I’ll lead into the subject of this post with a quick story. I was driving Maisy home from school a couple of weeks ago when she asked if she could play dj and cued up the song, Super Rich Kids, off of Frank Ocean’s recently released album, Orange (I’ll wait for the snickering to stop). She did this—of course—by selecting the song on her phone (she either had it on there or played it from her streaming service) and channeled it via Bluetooth through the car’s audio system, easy peasy. If you don’t know this song and have a music streaming service, go ahead and play its opening right now and you’ll have the same experience I had just then. Exactly: he’s lifted—“sampled”—those brilliant, pounding chords from the intro to Bennie and the Jets. After the song finishes I point this out to Maisy, tee up Bennie using my phone and we share a moment of amusement over the matter.
I’ll get back to the story in a moment, but the point of this post is something I find elusive these days where the lives of our kids are concerned: what exactly do they consider precious? If you’re a parent in the present, I suspect you’ve likely thought about this yourself. I can guess when you’ve thought about this—each holiday season as thoughts turn to what gifts to get your kids this time around. These kids lack for nothing! Thoughts only confirmed when they then produce a list of such esoteric things (magenta laced Uggs??) you’re stricken for all of the 15 seconds it takes to find them (and six derivations) at Amazon.
I can’t help but reflect on what it would have taken for the very same car scene to have played out between my Dad and I back when I was Maisy’s age. That would place us in 1979 when I was 15. Dad’s driving me home and the ONE worthwhile radio station in town (WAAL) plays a new song I’m digging and I enthusiastically turn it up. Dad notices a similarity to its intro with an older song and…then what? My Dad tells me about the similarity, and I…take him at his word? Or, my Dad happens to have the song on cassette, the cassette happens to be in the glove box, so in a fit of good fortune he reaches into the glove box, finds the cassette, pops it into the player, we wait for it to rewind to the right song, and then listen to it?
Of course everything about that scenario is absurd (not the least of which is the likelihood of Blue Oyster Cult being inclined to sample a Sammy Davis, Jr. riff). My point here is that music used to be precious to us since it was still then something of a scarce commodity. Sure, we all had our collections, and there was certainly an abundance of music out there by then. But the economic constraints of our teenage era meant there was a beginning and end to your collection. Everything else, you were dependent on your buddy’s collection, or the radio playing that song. Remember what it was like when a song you were dying to hear came on the radio? Those were big moments in our little worlds, you pretty much stopped everything to lean into—what the hell, let’s go the distance here: your Coke can radio—the sound and sing along.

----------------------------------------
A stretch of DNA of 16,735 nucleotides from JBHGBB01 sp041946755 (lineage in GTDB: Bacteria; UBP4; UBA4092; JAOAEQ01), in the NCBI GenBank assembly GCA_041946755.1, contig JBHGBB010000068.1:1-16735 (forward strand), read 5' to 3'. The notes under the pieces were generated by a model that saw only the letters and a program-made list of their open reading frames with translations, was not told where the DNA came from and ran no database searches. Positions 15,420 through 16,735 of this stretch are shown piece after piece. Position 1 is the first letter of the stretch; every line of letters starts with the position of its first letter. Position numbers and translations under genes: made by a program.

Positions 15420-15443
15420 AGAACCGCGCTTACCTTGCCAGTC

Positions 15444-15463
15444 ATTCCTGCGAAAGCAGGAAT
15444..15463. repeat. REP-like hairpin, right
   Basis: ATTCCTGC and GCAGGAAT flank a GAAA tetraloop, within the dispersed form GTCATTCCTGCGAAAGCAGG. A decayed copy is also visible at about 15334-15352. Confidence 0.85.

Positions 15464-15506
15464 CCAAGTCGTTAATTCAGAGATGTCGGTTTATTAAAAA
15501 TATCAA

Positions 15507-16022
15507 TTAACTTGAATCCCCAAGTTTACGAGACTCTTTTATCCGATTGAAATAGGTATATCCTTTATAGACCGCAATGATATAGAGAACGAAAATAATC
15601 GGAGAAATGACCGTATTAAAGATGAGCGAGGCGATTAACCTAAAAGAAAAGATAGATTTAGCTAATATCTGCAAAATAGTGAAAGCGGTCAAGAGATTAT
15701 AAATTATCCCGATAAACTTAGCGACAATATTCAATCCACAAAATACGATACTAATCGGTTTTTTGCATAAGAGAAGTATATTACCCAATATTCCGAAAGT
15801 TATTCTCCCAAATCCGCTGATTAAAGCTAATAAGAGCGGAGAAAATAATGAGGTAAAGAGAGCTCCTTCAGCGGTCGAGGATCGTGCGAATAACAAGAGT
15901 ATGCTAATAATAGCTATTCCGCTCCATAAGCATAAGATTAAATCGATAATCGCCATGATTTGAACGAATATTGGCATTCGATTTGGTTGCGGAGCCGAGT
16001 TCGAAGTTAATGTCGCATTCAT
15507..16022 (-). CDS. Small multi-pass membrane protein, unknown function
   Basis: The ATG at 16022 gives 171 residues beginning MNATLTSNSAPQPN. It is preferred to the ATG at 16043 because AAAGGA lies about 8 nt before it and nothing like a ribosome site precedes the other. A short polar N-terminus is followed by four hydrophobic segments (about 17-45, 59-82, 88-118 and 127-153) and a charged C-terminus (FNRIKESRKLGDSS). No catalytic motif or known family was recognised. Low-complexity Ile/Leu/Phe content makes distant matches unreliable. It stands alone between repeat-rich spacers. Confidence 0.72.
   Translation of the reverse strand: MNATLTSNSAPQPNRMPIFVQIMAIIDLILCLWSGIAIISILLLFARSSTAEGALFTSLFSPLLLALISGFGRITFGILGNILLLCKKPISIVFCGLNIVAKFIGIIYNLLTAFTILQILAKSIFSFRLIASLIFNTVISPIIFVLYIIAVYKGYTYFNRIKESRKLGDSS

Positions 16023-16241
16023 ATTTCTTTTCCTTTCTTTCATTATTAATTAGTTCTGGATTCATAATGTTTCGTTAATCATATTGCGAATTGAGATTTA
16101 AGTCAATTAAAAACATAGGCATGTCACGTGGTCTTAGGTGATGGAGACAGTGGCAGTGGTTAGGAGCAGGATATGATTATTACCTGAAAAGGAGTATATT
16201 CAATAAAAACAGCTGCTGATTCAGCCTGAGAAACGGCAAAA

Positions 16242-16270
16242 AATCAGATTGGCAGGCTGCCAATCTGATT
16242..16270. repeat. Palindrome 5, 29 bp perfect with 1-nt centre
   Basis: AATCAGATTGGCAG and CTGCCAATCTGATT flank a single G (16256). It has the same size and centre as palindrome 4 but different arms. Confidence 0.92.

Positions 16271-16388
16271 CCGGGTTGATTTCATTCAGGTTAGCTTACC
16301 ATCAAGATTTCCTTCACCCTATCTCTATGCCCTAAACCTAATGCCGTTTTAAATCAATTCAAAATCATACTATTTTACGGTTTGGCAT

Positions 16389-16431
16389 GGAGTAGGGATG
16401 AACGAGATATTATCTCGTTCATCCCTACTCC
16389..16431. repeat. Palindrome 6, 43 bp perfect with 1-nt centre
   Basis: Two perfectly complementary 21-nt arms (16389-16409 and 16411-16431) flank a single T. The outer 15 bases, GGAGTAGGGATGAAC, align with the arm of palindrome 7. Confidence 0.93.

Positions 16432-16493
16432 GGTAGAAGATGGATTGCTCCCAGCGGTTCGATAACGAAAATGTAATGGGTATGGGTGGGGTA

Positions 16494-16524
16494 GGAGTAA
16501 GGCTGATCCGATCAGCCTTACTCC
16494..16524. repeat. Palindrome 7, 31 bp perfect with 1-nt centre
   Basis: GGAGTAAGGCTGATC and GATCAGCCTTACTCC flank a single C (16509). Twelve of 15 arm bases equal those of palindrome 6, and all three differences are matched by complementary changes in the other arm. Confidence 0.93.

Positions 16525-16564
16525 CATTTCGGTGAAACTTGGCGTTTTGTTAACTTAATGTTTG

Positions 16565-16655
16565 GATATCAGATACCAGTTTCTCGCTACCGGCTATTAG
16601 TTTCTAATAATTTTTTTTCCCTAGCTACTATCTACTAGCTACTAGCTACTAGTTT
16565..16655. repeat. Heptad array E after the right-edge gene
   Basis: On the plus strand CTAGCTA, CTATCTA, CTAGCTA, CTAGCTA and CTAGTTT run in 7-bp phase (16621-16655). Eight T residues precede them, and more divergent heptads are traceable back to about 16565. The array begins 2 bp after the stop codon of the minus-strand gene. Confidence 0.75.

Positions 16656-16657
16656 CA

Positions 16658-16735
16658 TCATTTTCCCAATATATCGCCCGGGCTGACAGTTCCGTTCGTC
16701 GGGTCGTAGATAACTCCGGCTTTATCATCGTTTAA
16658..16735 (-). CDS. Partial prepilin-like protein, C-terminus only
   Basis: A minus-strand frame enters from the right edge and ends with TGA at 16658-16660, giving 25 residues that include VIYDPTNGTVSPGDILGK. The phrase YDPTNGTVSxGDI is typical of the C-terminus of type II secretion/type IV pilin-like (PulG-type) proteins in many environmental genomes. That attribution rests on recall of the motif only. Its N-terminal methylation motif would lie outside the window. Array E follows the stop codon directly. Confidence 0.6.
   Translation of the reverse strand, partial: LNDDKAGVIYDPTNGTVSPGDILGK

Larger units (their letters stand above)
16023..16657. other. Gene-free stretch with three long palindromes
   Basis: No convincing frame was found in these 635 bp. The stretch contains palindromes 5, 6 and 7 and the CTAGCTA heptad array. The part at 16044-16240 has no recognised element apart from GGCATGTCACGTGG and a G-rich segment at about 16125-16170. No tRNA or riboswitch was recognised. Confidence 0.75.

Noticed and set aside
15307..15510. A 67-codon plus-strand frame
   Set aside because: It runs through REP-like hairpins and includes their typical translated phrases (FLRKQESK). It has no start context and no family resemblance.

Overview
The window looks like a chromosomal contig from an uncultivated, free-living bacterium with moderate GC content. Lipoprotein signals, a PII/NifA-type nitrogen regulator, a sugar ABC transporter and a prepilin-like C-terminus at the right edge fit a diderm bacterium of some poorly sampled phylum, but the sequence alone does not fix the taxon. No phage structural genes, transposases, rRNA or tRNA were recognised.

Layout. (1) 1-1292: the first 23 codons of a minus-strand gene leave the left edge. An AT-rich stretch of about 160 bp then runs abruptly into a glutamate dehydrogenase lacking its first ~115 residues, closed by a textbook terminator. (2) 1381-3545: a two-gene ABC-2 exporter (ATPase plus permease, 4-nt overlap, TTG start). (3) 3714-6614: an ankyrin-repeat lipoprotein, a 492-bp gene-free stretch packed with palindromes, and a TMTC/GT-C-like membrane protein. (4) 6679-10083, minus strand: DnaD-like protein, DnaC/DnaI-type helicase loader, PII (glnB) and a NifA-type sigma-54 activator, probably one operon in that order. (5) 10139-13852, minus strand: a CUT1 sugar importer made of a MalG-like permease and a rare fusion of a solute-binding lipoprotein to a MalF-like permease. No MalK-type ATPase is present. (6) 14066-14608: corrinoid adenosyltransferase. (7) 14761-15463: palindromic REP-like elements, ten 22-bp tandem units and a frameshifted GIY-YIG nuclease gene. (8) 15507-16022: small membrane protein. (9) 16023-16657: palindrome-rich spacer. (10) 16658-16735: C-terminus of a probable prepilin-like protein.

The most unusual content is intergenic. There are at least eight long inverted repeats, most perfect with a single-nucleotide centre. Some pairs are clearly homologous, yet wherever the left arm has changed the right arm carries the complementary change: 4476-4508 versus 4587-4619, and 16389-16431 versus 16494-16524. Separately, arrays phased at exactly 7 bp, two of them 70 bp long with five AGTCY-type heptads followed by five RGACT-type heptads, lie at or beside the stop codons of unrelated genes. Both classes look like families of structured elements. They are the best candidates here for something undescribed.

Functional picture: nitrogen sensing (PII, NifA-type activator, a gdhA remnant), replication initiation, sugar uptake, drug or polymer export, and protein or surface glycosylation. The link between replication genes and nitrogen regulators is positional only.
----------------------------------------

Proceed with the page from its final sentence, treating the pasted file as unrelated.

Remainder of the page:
Think about the difference in the relationship this created between us and our music and our favorite artists, and that which exists between our kids presently and theirs. Our artists existed in some unknown but fantastically imagined remote universe wherein they alchemically conjured up these magical songs, God knew how, that eventually made their way to our radios, maybe even into our collections if we had a particularly good month of tips from the ol’ paper route. And then, if the gods REALLY shined on us, once every five years these artists would show up in person to play the Veterans Memorial Arena in our hometown. Sure, we played it cool and flashed our bics when our bands hit the stage, but let’s be honest: inside we were the same wave of shrieking girls the Beatles ran into night after night in their day.
Now? You see it all, you know. Now our kids get daily (hell–hourly) updates via tweets and instagrams of their artists in studio as they develop new music (I read recently where one artist encouraged his fans to submit lines of lyrics and crafted a song out of them). They can play that music of course anytime, anywhere (including, Dick Tracy, through their watches). Given the decline of the value of store bought music, they can count on their artists showing up in town again and again, live performances being where the bucks are these days.
Clothes, movies, books—you name the medium, it’s the same thing again and again. It’s all just…right there for our kids anymore.
So what sets their hearts on fire, I have to ask? What’s the fleeting thing, the rarity, the Hailey’s Comet in their lives that they have to wait for, have to earn, have to be at the right place at the right time to experience? What exactly is precious to you when Facebook indicates you have…578 friends?
I wouldn’t give up the era in which I grew up, the way it shaped my dreams and my passions, the way it leant an air of mystery and fate to every day living, for anything about the current environment, so saturated as it is in everything. Wanting and waiting are good for the soul.
I remember stealing away one day from high school with a girl friend at the time (one for whom of course the gap between those words couldn’t disappear fast enough) to grab a few slices at Mario’s. As we finished and made our way to the door to get back in time for the next class, the room suddenly filled with those wonderfully funky opening chords from Styx’s latest hit, “Too Much Time On My Hands.” Oh, yes we did sit right back down and ran the risk of detention in order to enjoy the hell out singing, “I HAVE DOZENS OF FRIENDS AND THE FUN NEVER ENDS….”